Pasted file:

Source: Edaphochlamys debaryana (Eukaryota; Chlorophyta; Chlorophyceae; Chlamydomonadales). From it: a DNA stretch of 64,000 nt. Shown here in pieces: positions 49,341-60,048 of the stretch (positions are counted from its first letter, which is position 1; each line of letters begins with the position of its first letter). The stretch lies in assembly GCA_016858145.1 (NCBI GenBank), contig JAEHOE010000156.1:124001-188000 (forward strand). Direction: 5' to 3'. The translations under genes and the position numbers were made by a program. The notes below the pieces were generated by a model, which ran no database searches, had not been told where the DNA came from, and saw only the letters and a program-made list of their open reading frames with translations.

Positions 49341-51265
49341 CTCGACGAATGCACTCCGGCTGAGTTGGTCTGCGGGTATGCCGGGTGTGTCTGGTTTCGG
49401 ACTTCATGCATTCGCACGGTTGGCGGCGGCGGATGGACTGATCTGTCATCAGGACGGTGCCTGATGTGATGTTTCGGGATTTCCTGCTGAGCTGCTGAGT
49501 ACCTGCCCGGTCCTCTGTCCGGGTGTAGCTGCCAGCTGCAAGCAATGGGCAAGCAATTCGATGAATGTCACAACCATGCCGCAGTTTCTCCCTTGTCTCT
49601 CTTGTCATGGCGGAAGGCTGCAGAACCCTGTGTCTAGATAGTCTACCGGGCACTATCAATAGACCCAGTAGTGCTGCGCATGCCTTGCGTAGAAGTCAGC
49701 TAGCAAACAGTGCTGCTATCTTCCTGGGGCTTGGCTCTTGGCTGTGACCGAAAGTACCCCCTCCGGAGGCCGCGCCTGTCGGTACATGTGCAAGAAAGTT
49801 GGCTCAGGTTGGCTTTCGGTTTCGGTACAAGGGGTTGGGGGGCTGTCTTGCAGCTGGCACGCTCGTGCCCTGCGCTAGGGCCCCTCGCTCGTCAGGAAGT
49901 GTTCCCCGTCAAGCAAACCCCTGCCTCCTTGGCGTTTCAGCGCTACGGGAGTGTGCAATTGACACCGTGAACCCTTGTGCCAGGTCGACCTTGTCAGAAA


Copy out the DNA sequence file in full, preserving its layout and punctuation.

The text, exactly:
Source: Edaphochlamys debaryana (Eukaryota; Chlorophyta; Chlorophyceae; Chlamydomonadales). From it: a DNA stretch of 64,000 nt. Shown here in pieces: positions 49,341-60,048 of the stretch (positions are counted from its first letter, which is position 1; each line of letters begins with the position of its first letter). The stretch lies in assembly GCA_016858145.1 (NCBI GenBank), contig JAEHOE010000156.1:124001-188000 (forward strand). Direction: 5' to 3'. The translations under genes and the position numbers were made by a program. The notes below the pieces were generated by a model, which ran no database searches, had not been told where the DNA came from, and saw only the letters and a program-made list of their open reading frames with translations.

Positions 49341-51265
49341 CTCGACGAATGCACTCCGGCTGAGTTGGTCTGCGGGTATGCCGGGTGTGTCTGGTTTCGG
49401 ACTTCATGCATTCGCACGGTTGGCGGCGGCGGATGGACTGATCTGTCATCAGGACGGTGCCTGATGTGATGTTTCGGGATTTCCTGCTGAGCTGCTGAGT
49501 ACCTGCCCGGTCCTCTGTCCGGGTGTAGCTGCCAGCTGCAAGCAATGGGCAAGCAATTCGATGAATGTCACAACCATGCCGCAGTTTCTCCCTTGTCTCT
49601 CTTGTCATGGCGGAAGGCTGCAGAACCCTGTGTCTAGATAGTCTACCGGGCACTATCAATAGACCCAGTAGTGCTGCGCATGCCTTGCGTAGAAGTCAGC
49701 TAGCAAACAGTGCTGCTATCTTCCTGGGGCTTGGCTCTTGGCTGTGACCGAAAGTACCCCCTCCGGAGGCCGCGCCTGTCGGTACATGTGCAAGAAAGTT
49801 GGCTCAGGTTGGCTTTCGGTTTCGGTACAAGGGGTTGGGGGGCTGTCTTGCAGCTGGCACGCTCGTGCCCTGCGCTAGGGCCCCTCGCTCGTCAGGAAGT
49901 GTTCCCCGTCAAGCAAACCCCTGCCTCCTTGGCGTTTCAGCGCTACGGGAGTGTGCAATTGACACCGTGAACCCTTGTGCCAGGTCGACCTTGTCAGAAA